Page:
In this weekly Commodities Watch column, John T. Barone, president and commodities analyst for Market Vision Inc., offers a snapshot of the state of commodities for restaurants.
On Friday, the USDA confirmed what everyone suspected: This year’s corn crop is now an “official” disaster.
The USDA dropped corn yields to just 123.4 bushels per acre (bpa), down from a pre-drought forecast of 166 bpa just two months ago. 2012-2013 U.S. corn production was cut by 2.2 billion bushels to 10.8 billion, the lowest since 2006-2007. The 2012-2013 corn price forecast was bumped by 39 percent, from $5.90 to $8.20 per bushel.
In wheat, both 2012-2013 U.S. supplies and projected ending stocks were raised, but tighter world wheat supplies and sharply higher corn prices caused the USDA to raise its 2012-2013 wheat price forecast by 22 percent from $6.80 to $8.30 per bushel.
In addition, the USDA lowered both yield and output for the 2012-2013 soybean crop. As a result, the 2012-2013 soymeal price forecast increased from $380 to $475 per short ton, and the soy-oil forecast rose from $.5450 to $.5500 per pound.
So what does this news mean for restaurants? Higher wheat prices for bread, pizza crust, pasta, flour tortillas, bakery products, etc., are obvious. But wheat is a small fraction of the overall cost of these items, so a 22-percent jump in wheat prices may only amount to a 3- to 5-percent increase in finished baked goods. The “sneaky” price increase will come from the big bump in corn and soymeal prices. That’s because they are the primary feed inputs for poultry, dairy cows, pork — and this year, cattle, because grazing pastures have also been toasted by the drought.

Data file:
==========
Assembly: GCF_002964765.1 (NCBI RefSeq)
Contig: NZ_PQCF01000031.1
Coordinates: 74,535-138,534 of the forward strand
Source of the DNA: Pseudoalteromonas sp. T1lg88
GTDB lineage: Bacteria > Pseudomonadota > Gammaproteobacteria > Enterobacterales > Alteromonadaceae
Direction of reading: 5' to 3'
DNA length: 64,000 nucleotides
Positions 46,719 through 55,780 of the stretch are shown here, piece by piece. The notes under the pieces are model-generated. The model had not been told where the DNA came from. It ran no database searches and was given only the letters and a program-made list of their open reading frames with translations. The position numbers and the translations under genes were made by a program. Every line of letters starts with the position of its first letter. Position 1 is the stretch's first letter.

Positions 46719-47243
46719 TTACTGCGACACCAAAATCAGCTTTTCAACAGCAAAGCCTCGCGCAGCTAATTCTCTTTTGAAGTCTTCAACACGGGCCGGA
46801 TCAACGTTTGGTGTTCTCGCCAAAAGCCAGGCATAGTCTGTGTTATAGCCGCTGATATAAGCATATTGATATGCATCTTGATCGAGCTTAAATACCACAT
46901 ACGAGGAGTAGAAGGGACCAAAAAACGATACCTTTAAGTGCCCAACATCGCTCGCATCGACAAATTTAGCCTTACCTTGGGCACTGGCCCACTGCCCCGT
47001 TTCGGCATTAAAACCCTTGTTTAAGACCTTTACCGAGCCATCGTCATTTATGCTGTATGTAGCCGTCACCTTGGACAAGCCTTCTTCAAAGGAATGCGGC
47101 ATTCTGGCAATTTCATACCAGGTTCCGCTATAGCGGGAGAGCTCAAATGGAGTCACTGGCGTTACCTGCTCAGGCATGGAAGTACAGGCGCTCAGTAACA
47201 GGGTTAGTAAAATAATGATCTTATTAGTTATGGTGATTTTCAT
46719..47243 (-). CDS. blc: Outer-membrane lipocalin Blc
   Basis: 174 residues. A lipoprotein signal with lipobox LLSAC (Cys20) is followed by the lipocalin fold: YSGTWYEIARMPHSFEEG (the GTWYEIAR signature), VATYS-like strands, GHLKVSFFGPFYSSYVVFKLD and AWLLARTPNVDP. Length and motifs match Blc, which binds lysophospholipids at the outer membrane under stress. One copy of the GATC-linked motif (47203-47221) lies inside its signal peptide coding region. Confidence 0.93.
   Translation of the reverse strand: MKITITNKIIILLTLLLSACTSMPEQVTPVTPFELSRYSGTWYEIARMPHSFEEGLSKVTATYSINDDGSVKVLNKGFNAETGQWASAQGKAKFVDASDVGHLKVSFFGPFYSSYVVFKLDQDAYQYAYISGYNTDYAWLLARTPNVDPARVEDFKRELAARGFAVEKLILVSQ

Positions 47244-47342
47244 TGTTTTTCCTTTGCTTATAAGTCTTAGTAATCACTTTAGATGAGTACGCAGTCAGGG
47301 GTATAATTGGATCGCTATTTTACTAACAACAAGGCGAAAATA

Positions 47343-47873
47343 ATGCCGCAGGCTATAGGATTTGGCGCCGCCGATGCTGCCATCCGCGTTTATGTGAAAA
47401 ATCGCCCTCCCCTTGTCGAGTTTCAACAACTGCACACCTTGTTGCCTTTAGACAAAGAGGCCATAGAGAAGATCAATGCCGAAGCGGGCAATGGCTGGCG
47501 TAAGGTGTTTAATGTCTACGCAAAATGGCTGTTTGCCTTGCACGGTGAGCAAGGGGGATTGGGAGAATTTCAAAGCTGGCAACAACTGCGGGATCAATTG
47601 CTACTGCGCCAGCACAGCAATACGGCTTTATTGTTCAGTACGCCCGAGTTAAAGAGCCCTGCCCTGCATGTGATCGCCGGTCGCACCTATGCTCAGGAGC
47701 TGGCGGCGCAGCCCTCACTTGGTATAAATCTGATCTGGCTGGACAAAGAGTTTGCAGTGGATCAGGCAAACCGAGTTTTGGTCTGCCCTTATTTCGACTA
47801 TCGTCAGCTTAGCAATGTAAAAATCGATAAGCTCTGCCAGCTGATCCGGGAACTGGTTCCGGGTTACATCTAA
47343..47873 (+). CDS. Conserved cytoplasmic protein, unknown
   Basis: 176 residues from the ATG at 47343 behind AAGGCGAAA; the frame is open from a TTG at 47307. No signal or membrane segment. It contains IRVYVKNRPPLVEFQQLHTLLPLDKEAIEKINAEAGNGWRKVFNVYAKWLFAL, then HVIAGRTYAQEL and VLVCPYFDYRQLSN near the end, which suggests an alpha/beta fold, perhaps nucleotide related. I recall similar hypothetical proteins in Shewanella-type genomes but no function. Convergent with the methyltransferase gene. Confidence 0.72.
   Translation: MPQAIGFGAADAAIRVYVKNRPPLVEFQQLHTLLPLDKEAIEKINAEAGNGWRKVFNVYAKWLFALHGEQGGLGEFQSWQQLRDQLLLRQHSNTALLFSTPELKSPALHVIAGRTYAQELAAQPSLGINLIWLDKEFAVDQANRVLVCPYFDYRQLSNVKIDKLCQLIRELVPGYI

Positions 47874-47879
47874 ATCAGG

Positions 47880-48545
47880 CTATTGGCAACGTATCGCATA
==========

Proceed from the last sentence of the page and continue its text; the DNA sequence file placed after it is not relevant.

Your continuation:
Livestock and poultry producers will quickly shift from profits to losses, and they'll react by cutting production. These production cuts, which are already beginning to take place, will not significantly impact restaurant costs until 2013. Part of the lag is that flock/herd reductions will take place over time, and the balance of the lag is related to contracts that most chain restaurants already have in place with their suppliers.
With beef, we will see what’s known as a “boomerang” effect. Currently, cattle ranchers are liquidating, selling off inventory and breeding stock at an accelerated pace. This is currently having the effect of inflating available beef supplies and, as a result, beef prices have been moving lower over the past month. But come spring of 2013, when seasonal beef demand kicks in, there will be hell to pay. The USDA says beef prices will be 4- to 5-percent higher next year.
Cattle futures prices for 2013 are averaging in the $135 range, versus $121, so far this year. We may see something along the lines of double the USDA estimate for beef-price increases in 2013.
Contact John T. Barone at firstname.lastname@example.org.